If nothing else spring hunting of Eastern turkeys in East Texas has been a season of change.
Hunted to extirpation by the early 1900s by settlers and market hunters, hunter funded efforts to return the birds throughout their native range in the state have been an ongoing process since the 1950s. However, it wasn’t until the 1980s that the turkey population gained any traction thanks to a regional stocking effort that saw more than 7,000 birds released. Those stocking led to a first modern-era season starting in 1995.
Hunting eventually expanded to 48 counties, but many of the early turkey populations turned to busts and in 2013 the season was contracted to just 28 counties.
This year Texas Parks and Wildlife Department has jump-started its turkey restocking effort going back into three areas in closed counties with so-called super stockings of as many as 80 birds per site compared to the original 15 in 1980s and 90s.
“We stocked 247 birds. We stocked a couple more hens and a few less males than what was planned, but that is the nature of the beast,” said Jason Hardin, TPWD’s turkey program leader.
Unlike the initial stocking project, turkeys released this time were fitted with transmitters that allow biologists and Stephen F. Austin State University researchers to monitor survival and movement during the first several months the birds are on the ground.
“We have had good survival other than a few birds that came to us beat up, and the birds have stayed put for the most part. The juvenile males have been making the largest movements as expected. There has been nothing too unexpected yet,” Hardin explained.
The big test will come during nesting season, when biologist should be able to determine how many are building nests and ultimately how successful they were at pulling off a brood.
Unlike previous stocking programs in which the birds were released as fast as they arrived in the state, the department is making a better effort to evaluate sites that require a minimum of 10,000 acres. Only three passed inspection for this year’s release. Only one currently remains in the running for 2015, but an on-the-ground inspection won’t be conducted until May or June. Others could be nominated and still pass muster before winter when other states conduct their trapping.
Although the original restocking project hasn’t resulted in a robust turkey population through the Post Oak and Pineywoods regions, there are areas where populations are viable. In some cases it is easy for biologists to look at the habitat and see why the birds did or did not thrive. At other sites it is harder to evaluate.
“Some of it is a mystery, but some of it makes more since. We see birds on large tracks of industry land that have a regular disturbance (fire and timber harvest) regime. Turkeys love disturbance as long as they have access to the greater landscape. The disturbance provides regular and available brood habitat and nesting cover.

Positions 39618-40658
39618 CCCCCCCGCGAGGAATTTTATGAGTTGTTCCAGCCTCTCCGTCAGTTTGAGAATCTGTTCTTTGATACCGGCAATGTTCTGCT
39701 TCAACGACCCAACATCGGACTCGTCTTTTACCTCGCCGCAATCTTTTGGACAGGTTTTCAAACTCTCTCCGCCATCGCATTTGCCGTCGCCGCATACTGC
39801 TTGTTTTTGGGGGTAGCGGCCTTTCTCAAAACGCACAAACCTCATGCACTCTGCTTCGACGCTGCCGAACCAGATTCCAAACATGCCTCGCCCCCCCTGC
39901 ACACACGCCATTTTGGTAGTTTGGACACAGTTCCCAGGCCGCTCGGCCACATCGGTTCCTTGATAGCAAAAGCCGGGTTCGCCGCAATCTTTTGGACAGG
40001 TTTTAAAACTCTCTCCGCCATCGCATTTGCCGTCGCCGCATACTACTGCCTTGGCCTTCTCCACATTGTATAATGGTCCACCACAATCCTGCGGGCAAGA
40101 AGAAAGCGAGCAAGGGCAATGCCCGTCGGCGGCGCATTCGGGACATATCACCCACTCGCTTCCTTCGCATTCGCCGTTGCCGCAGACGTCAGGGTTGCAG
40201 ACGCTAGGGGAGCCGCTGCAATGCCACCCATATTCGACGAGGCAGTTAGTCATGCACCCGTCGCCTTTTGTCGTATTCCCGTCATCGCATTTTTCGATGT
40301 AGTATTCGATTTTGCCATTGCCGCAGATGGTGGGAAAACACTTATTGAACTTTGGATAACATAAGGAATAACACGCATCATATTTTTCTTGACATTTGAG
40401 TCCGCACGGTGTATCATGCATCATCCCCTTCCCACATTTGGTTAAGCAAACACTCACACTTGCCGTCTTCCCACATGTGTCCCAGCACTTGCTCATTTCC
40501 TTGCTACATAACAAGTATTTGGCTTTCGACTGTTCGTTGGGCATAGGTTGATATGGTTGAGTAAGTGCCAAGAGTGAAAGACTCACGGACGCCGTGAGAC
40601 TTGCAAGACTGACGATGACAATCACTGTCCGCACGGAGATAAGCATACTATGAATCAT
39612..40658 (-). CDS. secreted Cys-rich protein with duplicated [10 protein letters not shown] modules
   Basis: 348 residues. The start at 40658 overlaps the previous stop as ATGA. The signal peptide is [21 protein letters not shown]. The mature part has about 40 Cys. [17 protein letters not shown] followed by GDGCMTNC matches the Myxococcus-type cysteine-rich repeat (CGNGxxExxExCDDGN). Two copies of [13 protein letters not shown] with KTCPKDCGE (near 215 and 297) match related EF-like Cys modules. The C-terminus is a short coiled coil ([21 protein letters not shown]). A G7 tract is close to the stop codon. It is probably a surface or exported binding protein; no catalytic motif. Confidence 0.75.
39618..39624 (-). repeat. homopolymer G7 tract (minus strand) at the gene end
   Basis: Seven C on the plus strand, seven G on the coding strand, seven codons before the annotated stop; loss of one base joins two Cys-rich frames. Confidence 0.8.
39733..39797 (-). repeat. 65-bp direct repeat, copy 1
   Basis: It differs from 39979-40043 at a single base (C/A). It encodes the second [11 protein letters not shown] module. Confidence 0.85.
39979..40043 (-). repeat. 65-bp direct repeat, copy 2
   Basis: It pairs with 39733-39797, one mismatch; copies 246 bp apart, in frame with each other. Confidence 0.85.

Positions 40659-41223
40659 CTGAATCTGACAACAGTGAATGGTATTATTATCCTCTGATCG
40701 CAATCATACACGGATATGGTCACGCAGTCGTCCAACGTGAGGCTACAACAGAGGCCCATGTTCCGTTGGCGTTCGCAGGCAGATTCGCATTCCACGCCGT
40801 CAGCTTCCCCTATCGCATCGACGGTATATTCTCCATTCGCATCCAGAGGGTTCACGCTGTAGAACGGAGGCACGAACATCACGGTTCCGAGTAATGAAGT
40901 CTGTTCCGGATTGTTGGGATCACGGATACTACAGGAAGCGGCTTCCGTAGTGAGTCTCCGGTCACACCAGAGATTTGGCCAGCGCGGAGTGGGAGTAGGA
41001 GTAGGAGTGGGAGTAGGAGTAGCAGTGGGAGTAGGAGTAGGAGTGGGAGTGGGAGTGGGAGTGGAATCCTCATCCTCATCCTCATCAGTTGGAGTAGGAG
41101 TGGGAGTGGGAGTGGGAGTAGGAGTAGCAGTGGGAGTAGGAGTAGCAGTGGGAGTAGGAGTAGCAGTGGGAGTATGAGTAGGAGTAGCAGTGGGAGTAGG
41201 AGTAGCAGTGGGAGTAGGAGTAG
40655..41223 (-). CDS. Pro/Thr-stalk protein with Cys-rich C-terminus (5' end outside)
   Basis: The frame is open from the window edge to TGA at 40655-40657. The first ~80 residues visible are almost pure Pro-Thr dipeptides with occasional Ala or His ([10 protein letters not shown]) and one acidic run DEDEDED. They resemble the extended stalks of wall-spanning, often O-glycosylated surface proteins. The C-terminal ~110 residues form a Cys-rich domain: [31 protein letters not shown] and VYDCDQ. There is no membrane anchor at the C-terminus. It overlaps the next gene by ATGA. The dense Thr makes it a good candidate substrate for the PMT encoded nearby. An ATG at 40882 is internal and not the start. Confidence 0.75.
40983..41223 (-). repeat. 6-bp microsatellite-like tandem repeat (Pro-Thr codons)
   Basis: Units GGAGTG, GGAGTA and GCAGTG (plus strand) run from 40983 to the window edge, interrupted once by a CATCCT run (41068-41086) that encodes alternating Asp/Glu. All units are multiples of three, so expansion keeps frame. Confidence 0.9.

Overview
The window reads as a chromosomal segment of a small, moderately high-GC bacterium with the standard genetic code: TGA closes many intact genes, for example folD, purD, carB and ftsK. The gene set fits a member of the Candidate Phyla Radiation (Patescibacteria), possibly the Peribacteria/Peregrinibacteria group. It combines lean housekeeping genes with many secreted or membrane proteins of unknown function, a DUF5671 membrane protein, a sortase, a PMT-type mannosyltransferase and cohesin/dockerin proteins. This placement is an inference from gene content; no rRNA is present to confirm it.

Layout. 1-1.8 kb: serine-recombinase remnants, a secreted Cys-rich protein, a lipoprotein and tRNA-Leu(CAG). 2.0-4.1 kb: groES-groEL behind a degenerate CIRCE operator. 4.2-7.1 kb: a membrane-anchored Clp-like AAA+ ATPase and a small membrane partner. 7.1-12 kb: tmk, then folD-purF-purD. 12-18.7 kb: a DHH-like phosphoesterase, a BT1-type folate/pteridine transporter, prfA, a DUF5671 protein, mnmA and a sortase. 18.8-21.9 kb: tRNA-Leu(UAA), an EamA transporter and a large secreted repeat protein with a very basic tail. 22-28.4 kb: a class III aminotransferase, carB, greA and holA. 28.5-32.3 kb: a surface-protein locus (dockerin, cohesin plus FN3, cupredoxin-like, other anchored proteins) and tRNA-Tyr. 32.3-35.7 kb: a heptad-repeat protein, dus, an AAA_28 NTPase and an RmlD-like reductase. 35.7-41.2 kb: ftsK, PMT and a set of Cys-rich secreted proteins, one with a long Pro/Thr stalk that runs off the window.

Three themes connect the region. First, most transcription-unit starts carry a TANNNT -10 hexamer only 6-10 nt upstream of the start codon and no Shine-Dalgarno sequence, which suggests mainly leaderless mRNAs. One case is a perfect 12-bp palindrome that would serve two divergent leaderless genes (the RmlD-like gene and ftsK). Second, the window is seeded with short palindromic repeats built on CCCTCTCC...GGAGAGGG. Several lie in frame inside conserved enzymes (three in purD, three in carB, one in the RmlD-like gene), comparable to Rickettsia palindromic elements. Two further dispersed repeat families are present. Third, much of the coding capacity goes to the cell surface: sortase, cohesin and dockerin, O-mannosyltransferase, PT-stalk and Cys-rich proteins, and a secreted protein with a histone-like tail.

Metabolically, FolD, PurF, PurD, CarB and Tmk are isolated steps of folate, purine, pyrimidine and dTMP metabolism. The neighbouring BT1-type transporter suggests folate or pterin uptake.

“We also see birds in close proximity to larger established populations. Red River and Lamar County, Newton and Jasper County, are all in close proximity to Oklahoma and Louisiana. The birds are part of a larger population and when something happens to a local population over time there is a seed source to repopulate those areas,” Hardin explained.
Failure often occurs when something bad happens to island populations where there are no adjacent birds to supplement losses.
To insure populations and allow them to expand, TPWD is working through Texas AgriLife Extension Service and with landowners individually to encourage the reuse of fire to thin forest understory. To encourage the use of fire as a wildlife management tool, the department has hired four regional fire coordinators to help landowners and has developed cost-share initiatives.
“The department is dedicated to the long term effort of increasing the use of fire on the landscape for both habitat management and wildfire mitigation,” Hardin said.
Looking at this season, which opens Tuesday, Hardin said he isn’t concerned that winter’s late departure will have any impact on the peak breeding period which should just be ending. He is more concerned about the more-recent weather and what will happen as the hens go to nest. Part of the concern is that rain makes it easier for predators to locate nests.
“We prefer to see weather either remain at long-term norms or even somewhat dry during the nesting and brood rearing period in the eastern portion of the state for the purposes of nest and poult success. We always need rain, but hopefully we will not get any extremely cold periods or any gully washers during the May-June period,” he said.
Hunters are required to take their turkeys to check stations to be officially recorded. Last year hunters reported just 185 birds. A list of check stations is available athttp://tpwd.state.tx.us/huntwild/hunt/season/stations/ .
The Eastern turkey season will remain open through May 14. The bag limit is one gobbler per spring season. Hunting is not permitted over feeders, and all hunting is by shotgun only.
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